After discussing my scores with colleagues, I have determined the following action plan for next year…

  • Start Friday FRQs earlier in the school year and have them count as tests from the start.
  • Separate class and lab to focus more on inquiry skills and content application.  This will require me breaking the labs into smaller components, but that’s okay with me.
  • More frequent quizzes during the week to ensure material is learned.
  • Building small successes by tiered quizzes.  I will start with level 1 quizzes and build over time for each unit.
  • Tests (besides FRQs and Quizzes) will be few and more dense in content.  I’m hoping this will help to build student stamina for a long test such as AP.  (I will turn into Dr. Shear, Microbiology professor from Southern Miss.  His exams were literally 3 hours long!  Mine won’t be so bad, but they will take up the entire class and lab period.)
  • More lab exams – with students demonstrating understanding of a lab procedure and concepts by walking me through an experiment.
  • More Saturday sessions and practice tests.

I really want the students to be successful but I don’t want to discourage them at the same time.  I was hard enough recruiting for my classes because science is “too hard”.  I want my students to have a true collegial experience, with extra help and guidance from me.  I hope I can reach this balance and that my students score high enough next year to gain college credit.

Written by Ashley Erin

July 8, 2011 at 4:40 pm

2010-11 Reflections

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As I sit here anxiously awaiting my student AP scores, I cannot help but to reflect on the past year.  I felt that the 2010-11 school year was one of my best as far as instructional practices, but was the worst in regards to test scores (based on EOC results only, not AP).  I tried PBLs, Inquiry based lessons, technology incorporation, teacher collaboration, interdisciplinary lessons…and no results.

Now I’m sure that you can imagine how discouraging it was to see that all of my efforts did not produce the desired results.  Maybe some of you have been there yourselves even.  It is so easy to place blame on the students, parents or administration, but in the end it all boils down to the teacher.  I believe that I have made much progress since my first year teaching.  I also believe that I have plenty more to learn and by doing so, my students WILL perform where they need to in order to be successful.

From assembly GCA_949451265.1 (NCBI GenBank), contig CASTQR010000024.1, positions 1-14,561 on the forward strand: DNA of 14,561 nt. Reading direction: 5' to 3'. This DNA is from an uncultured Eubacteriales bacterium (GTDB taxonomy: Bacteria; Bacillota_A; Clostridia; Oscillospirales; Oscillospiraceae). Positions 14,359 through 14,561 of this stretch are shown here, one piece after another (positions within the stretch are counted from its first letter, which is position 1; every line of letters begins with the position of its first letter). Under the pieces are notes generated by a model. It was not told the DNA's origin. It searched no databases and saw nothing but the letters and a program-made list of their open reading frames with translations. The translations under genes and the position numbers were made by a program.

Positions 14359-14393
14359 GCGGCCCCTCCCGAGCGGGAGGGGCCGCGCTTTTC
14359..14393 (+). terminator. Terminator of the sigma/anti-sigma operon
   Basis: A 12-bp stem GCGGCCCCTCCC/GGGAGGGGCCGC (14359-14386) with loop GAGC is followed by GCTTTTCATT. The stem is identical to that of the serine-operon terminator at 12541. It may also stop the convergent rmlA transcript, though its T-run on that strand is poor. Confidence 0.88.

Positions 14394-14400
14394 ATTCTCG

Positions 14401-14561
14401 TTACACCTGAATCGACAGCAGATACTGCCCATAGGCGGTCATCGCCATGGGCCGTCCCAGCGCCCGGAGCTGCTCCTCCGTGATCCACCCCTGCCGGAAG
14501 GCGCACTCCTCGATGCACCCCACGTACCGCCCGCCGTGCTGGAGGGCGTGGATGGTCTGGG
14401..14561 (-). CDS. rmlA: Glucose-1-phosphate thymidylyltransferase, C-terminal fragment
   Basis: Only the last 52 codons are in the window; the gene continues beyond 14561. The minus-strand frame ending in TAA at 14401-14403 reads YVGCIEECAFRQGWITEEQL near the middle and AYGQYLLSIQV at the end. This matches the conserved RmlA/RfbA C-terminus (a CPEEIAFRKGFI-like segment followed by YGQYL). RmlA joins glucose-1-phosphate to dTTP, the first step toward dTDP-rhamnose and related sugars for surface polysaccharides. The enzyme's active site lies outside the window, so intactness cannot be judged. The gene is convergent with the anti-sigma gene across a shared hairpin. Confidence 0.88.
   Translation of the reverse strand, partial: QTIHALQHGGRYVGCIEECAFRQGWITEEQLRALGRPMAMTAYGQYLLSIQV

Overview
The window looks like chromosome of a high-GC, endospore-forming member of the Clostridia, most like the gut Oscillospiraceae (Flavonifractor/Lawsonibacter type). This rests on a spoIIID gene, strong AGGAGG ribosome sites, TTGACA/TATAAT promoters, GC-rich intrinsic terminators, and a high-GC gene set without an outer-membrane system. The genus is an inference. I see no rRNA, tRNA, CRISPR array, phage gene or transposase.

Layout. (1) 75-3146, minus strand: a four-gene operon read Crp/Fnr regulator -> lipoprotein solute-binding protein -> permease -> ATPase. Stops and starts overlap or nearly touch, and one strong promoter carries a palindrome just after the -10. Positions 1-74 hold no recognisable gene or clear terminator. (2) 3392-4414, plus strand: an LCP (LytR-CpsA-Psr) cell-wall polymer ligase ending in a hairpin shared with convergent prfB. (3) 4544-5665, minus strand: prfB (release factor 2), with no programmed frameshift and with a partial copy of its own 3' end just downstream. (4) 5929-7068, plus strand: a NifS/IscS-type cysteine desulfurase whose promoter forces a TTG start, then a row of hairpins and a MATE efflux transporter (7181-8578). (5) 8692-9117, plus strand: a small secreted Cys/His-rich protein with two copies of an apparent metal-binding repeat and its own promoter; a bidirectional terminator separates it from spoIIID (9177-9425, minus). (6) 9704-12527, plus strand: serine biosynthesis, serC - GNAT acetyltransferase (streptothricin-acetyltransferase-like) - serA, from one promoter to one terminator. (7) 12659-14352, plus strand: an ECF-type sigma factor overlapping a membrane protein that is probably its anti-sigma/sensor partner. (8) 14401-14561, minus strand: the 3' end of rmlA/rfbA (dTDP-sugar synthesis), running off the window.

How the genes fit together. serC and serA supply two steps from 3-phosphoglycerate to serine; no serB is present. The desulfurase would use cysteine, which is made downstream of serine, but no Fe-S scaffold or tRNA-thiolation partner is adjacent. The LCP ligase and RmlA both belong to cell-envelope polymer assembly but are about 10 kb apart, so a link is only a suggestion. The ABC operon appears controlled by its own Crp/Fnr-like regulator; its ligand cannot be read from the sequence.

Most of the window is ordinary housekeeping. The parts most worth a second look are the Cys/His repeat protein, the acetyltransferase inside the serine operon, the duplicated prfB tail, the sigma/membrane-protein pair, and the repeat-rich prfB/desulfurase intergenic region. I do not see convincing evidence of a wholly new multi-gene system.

First, I would like to review my accomplishments of the year and strategies that I felt worked really well:

  1. Problem-Based Learning.  I love PBLs because the students are working towards a common goal.  I would like to incorporate many more next year, possibly one for each topic.  There are many out there for use in addition to the ones I have created thus far.  The only issue with PBLs is time, but that should be easier this year with seeing my students daily.
  2. Chunking the text.  I did this a lot in my AP Environmental Science class.  Basically, the students would be divided into groups and be responsible for teaching their section to the class.  I can enhance this activity by giving my students a set of questions that they must address.  I lucked up last year because my students were really engaging and often hit every important point without me stepping in.  I hope that I have students that are just as engaged next year.
  3. Having a routine.  This is a goal that I have been working on for years and have yet to master.  I did notice that every time I followed a routine, my days went by much more smoothly.  One would think that if I had a great day with a routine I would keep it up…yeah I’m a little special sometimes.
  4. Discipline problems way down!!!  During my first year, I had a 1 inch binder packed with infraction forms.  This past year I had so few that I could have kept them in a small folder.  I credit this to adapting my instructional style and coming to terms that I am dealing with teenagers, not robots.
  5. Less PowerPoint usage.  I know technology is a very valuable asset to the classroom when used properly.  On a few occasions, I would write out the notes by hand and the students responded better and gave me positive feed back because they could now keep up and they said that I explained things better when I wrote them down.  I guess no matter how hard you may try not to read from the slide, it still comes through as reading from the slide.

I have already mentioned some things I will change in the list above.  Here are a few more:

  1. Keep it relative.  If the students do not care, they are lost.  I know that the PBLs will help with this.  I am also planning on incorporating more current events and class discussion to assist with this goal.
  2. Plan ahead.  This is really for the labs.  There were so many times last year where I planned to do a lab only to discover that I had to grow plants, bacteria, collect samples, or order living materials.  I don’t like planning too far in advance because I change my mind often, but before the year begins, my labs need to be set in stone and the class schedule needs to work around them – no matter what!
  3. Organization is key.  By being organized I will change my class culture by adding more structure.  I have seen this in action and need to remain consistent.
  4. Keep it simple.  Sometimes I would get overwhelmed by the workload I was placing on my students.  I did not do it intentionally, but there were just so many things to cover and I felt it was all important.  By focusing on QUALITY assignments instead of quantity, I will make gains in my classroom.

I’m very sure that this list can go on and on or that I will think of something else soon as I hit submit, but the key is, I have a lot of work to do.  To sum it all up, I feel that working on being more organized, streamlining my assignments, and focusing on QUALITY 100% of the time, I will see great gains.  I know that I am a great teacher and that I can make a difference in all of my students’ lives.  The year of 2011-12 will be a productive one and I envision great things happening.